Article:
1. PLANNING AND COMMUNICATION
THE KEY TO SUCCESSFUL DISTANCE EDUCATION IS PLANNING AND COMMUNICATION. THE MORE ORGANIZED YOU ARE, THE EASIER IT WILL BE.
Develop your unit modules based on the content standards and then decide what assignments you will use. Distribute a list of assignments to parents and students before beginning each unit so that everyone knows what the student needs to do to be successful
2. KEEP IT SIMPLE
Make it easy for your students to navigate your course work
Even though they have grown up with technology, they struggle with using it for academic purposes
When assigning work to students show students where to access the assignment, how to complete the assignment, and how and where to turn the assignment in.
Make it easy for students to contact you in person. This will cut down on the number of emails that you receive.
3. PROMOTE COLLABORATION AND COMMUNICATION
Encourage students to participate in live sessions. If you are having trouble getting students talking consider using break-out rooms or implementing other stratgies
Break out room idea: Create three different rooms for students. One where students work by themselves but the teacher is present to answer questions, one that is chat based only, and a third where students can use audio and visual chat.
4. ENGAGE STUDENTS
The best lessons that I have observed is when the teacher directly engages their students. Ask them questions, cold call names and get them to participate
This also helps as a formative assessment of student learning and helps teachers create stronger relationships with their students.
Apps like peardeck and nearpod can be used to help teachers with this task and track student data.
5. BE SOLUTION BASED
Everyone is at a different level with technology, and often students will email teachers with a wide variety of problems.
The internet went out, I lost power, my sibling had the use the computer, are all common reasons why students have not turned in assignments.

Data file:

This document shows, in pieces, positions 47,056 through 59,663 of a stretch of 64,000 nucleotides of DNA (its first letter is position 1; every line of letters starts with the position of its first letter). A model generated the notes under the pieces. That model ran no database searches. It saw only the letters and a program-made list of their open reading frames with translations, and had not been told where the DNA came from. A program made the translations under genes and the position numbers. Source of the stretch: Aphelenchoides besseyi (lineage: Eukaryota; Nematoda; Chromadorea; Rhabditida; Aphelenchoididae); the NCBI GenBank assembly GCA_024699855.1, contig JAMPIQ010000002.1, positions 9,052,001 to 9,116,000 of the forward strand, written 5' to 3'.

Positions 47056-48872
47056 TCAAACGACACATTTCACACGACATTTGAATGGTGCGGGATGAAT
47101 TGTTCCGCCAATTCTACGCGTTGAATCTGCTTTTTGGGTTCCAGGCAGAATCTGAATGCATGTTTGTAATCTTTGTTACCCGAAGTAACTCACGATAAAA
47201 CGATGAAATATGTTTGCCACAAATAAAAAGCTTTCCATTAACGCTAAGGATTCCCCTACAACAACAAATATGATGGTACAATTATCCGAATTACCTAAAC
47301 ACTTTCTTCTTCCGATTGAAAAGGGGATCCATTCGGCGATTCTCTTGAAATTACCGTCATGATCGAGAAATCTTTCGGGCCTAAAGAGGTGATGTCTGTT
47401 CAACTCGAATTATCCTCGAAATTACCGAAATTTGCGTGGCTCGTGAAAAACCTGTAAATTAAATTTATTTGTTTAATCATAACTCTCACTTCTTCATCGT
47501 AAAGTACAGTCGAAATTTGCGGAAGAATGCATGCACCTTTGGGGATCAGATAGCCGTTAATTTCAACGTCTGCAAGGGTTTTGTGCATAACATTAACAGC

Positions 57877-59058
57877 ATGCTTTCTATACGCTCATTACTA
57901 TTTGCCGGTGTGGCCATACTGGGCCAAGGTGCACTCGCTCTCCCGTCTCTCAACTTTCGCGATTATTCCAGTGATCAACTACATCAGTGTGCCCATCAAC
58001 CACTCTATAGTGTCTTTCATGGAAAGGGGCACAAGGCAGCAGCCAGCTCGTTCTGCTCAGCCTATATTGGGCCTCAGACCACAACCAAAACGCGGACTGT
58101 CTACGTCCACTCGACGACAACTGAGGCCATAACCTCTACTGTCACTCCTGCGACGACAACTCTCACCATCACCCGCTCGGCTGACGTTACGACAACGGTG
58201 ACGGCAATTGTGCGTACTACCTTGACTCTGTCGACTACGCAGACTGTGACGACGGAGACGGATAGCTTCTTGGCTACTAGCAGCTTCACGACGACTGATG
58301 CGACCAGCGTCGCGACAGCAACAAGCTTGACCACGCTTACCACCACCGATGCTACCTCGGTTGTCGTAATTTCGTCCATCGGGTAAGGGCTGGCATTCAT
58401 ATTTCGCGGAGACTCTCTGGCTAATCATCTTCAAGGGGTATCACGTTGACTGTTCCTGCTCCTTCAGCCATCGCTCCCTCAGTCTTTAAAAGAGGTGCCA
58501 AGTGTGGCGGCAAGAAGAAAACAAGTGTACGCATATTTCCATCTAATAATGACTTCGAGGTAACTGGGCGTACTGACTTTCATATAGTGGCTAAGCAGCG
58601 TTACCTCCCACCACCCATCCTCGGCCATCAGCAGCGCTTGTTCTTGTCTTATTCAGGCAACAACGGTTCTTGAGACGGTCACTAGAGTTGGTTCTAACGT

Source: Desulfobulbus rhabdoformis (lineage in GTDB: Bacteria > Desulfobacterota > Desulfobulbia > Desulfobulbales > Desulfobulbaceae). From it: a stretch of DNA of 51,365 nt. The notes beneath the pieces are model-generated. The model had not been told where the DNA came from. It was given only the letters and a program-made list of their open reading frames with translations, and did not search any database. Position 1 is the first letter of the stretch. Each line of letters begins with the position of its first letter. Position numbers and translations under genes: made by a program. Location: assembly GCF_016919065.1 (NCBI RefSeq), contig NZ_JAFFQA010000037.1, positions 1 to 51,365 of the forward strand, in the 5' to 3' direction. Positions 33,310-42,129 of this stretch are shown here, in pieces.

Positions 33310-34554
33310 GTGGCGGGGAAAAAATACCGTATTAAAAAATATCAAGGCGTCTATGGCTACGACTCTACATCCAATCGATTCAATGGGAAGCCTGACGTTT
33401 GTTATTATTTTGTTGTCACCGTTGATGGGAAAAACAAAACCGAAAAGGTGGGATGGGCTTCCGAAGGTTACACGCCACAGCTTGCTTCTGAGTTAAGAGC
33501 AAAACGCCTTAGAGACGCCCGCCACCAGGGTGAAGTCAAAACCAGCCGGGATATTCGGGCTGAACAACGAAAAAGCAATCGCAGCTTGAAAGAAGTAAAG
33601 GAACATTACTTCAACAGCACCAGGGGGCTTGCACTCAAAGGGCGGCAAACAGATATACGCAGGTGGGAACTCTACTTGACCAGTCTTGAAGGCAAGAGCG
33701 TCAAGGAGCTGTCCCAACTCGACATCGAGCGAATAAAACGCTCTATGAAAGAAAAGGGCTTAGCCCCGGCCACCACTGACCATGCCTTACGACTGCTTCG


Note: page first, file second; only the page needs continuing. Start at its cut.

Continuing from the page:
Listen to students and work with them. The fact that they reached out is half of the battle, and if they get shut down, then they are likely not to return when they need assistance in the future.
6. BE AWARE
We live in a difficult time for many people in terms of COVID-19 and the political landscape of the country.
Our job as educators is to teach the student to think on their own and support their own beliefs and ideas with facts.
Be mindful that we must include all views and opinions to have real diversity and ensure that all students feel like they are a part of the school community
7. HOLD STUDENTS ACCOUNTABLE
Students still need to be held accountable for their academic growth. If students are allowed to get away with using excuses and not engaging in the material, we do a disservice to those students in the long run
Don't feel bad about holding your students accountable you are teaching them a valuable skill that they will need to be successful in the future.
Make expectations and due dates clear with parents and students, and work with students that are experiencing social emotional issues to get them the support they need to get them back on track.
9. Celebrate "Wins"
Data has proved one of the biggest obstacles in distance education is the social emothional welless of everyone involved
Loneliness is one of the many factors that can lead to stress and depression. It creates the feeling that you are stuck, and it becomes difficult to shake the feeling, which causes us to lose sight of the accomplishments that have been made.
Start every class or meeting with positive things that you have observed and encourage others to share their "wins."
10. Take Chances
For almost everyone distance education is a new way of teaching and learning
There is no previous data that indicates that there is a right or wrong way to teach online. Don't be afraid to try new things, or even just put a new twist on lessons you would have normally done in person.
Take chances, try new things, learn from failures, and celebrate successes. We are all learning together, and there is no better way to teach students than to model that process ourselves as educators.
Created with images by Marvin Meyer - "untitled image" • Estée Janssens - "untitled image" • Bench Accounting - "Minimalist white table" • Thomas Park - "Kindergarten boy looking at laptop computer during first day of virtual learning online school." • Wes Hicks - "untitled image" • Olav Ahrens Røtne - "How To Solve A Rubik’s Cube" • Andrew Neel - "Woman working by a window" • Tamarcus Brown - "Drawing artist and Dr. Seuss" • Scott Graham - "Sign here" • Jason Dent - "untitled image" • Jacqueline Munguía - "Happy face signal. "